I am interested in finding out peoples experiences with using rechargeable batteries in radio mics. In the past, I have always used fresh Duracell's with back-up's simply because I didn't want to find myself without full power. Now, with all these new rechargeables on the market, has anyone any experience with them in the case of radio's and what sort of life do they have on a day to day set. We have Sennheiser ew100 G3 and the sk 100 G3 series.


6 Answers 6


I've used a bunch. But recently I bought the Sanyo Eneloop, and they are very cheap and great! They last me a whole day on my G3s without any worries. I combine this with a Sony CycleEnergy, which takes 15 min to charge them up. With these high speed chargers you get the same amount of time out of your batteries, but the difference is that the life of them is shorter. So after a year or two you'll probably need to throw them away. Not a big deal when paying $12.95 for a pack of 4 Eneloops.

Hope this helps.


I work as a sound engineer at a large theatre in Chicago, and NiMh is the way to go. Most of the brand names will work alright (energizer, duracell, rayovac), but what will serve you better is a higher mAH rating on the battery. We use 'Tenergy' brand with nice charger bays that 'refresh' the battery as well as recharge it (also indicate charge level). We've had great success going this way.


NiMh batteries will last the whole day or even more.


I second the Eneloop AA's. They're new technology - Low self discharge, which is perfect for wireless. For my Micron wireless i use 9v iPower 520 mAH batteries though. They last good 6-7 hours too.


I've been using nickel-zinc batteries in my Sennheiser EW100 G4.

  • NiZn has a nominal voltage of 1.6 V, which makes them usable in devices for which the 1.2V of NiMH is too low.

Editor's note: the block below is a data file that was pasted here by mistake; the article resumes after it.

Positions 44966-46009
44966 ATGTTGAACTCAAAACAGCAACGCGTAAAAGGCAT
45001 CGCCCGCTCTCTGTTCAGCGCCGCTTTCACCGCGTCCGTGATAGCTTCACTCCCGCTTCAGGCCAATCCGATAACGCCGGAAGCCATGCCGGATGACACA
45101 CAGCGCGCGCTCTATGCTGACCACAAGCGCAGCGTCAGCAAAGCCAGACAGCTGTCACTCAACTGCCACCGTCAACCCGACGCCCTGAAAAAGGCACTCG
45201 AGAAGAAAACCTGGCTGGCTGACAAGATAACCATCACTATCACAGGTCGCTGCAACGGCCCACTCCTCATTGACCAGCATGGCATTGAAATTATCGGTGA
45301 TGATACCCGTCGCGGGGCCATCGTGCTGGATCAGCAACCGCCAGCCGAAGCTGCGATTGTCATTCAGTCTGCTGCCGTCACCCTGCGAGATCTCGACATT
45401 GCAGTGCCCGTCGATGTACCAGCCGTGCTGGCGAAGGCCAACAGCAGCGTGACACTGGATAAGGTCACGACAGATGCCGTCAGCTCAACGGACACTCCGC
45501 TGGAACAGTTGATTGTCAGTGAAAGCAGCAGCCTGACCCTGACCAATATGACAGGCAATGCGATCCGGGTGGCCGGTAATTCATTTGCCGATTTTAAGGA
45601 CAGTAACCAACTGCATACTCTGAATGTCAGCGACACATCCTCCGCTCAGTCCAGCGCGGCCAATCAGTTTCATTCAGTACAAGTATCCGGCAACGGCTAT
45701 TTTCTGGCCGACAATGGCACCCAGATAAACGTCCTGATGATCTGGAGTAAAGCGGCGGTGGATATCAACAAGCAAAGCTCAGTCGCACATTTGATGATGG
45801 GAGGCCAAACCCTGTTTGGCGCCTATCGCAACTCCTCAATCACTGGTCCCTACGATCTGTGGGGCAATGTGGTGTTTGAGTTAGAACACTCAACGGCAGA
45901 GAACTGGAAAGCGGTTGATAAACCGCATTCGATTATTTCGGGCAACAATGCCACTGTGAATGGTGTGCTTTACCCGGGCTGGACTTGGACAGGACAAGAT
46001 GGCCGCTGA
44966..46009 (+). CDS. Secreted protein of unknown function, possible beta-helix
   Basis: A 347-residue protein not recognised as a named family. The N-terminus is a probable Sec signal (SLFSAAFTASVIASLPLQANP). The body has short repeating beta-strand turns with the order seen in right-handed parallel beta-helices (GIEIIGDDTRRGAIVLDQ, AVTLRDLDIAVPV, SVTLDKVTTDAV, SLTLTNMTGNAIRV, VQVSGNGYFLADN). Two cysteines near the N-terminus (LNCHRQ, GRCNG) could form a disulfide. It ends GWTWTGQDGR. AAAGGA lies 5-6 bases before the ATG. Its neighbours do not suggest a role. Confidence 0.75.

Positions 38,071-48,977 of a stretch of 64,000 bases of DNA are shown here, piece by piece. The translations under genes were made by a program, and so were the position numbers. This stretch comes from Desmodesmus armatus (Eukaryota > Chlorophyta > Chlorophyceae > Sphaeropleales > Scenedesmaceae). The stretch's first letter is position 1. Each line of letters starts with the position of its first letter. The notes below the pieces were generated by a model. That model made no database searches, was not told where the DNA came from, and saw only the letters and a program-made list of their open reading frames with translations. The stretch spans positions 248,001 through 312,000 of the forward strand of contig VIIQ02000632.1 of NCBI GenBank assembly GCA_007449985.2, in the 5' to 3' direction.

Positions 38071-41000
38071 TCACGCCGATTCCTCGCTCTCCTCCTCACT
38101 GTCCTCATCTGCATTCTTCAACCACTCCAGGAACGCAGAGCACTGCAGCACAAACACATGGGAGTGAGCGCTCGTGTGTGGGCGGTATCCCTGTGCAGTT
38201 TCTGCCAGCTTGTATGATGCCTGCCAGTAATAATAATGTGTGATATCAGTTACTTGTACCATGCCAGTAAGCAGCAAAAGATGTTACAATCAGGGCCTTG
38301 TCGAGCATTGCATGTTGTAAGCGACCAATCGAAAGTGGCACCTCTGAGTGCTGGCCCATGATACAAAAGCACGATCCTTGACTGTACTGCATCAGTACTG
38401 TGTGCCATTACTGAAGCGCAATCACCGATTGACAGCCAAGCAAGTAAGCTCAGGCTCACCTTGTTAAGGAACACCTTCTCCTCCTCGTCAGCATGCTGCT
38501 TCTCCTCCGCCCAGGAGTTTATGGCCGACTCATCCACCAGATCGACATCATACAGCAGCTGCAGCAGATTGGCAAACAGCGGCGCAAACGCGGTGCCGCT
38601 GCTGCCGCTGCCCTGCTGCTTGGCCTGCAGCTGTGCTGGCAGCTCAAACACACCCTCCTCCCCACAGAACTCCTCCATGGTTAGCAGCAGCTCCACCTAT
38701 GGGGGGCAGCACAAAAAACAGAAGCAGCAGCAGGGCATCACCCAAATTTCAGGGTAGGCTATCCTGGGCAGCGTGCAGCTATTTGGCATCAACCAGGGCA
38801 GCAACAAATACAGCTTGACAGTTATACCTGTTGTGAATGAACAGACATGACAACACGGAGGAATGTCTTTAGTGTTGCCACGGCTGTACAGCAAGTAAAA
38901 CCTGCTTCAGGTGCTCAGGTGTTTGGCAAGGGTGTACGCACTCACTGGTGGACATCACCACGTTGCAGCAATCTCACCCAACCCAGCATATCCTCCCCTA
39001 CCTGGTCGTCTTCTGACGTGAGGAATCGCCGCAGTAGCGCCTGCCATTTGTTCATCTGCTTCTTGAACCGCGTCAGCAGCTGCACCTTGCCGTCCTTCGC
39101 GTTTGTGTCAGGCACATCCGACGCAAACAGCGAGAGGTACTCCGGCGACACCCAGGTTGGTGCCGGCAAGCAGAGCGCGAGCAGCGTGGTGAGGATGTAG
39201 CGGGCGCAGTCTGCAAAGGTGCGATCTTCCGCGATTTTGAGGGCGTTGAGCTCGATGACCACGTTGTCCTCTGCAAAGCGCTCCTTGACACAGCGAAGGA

• I use Ansmann batteries, their AA batteries have a capacity of 2500 mWh (1560 mAh).
  • I tested a new set in a handheld mic, this provided power for something like 8 hours.
  • I use a set for 2 church services (~2 h each) before recharging.
  • with one use per week (two hours), the batteries last several years before their capacity drops below 50%.

NiZn has two drawbacks:

  1. The discharge curve is uninformative. They stay at 1.6 V until they're almost empty, and then the voltage falls off a cliff and the mic shuts down without warning. The battery indicator on the mic is useless (it's based on voltage).
  2. Running these batteries empty damages them. I've had several sets that were used until empty, and now cannot be charged any more. So I set up a conservative charging scheme where we recharge after two services so the battery should never get below 50% charge.

For me, it's all about Powerex AA's with Maha chargers and iPower 9-volts with their own brand of charger, based on advice I've gotten online from production soundies. Duracell Alkalines for backups. All AA's are stored in these, with specific orientations up or down to show that they're expended or fully charged. Oof, those Duracell rechargeables are junk and have given me nothing but trouble.

  • @NoiseJockey - Any reason you use iPower 9V over the PowerEx 9V? I know the PowerEx are cheaper, but is there a performance problem?
    – VCProd
    Commented May 31, 2011 at 14:25
  • @VCProd, I just went right to the iPower 9V's because of their reputation amongst production mixers and boom ops. I've not tried the PowerEx 9V's! Commented May 31, 2011 at 15:59

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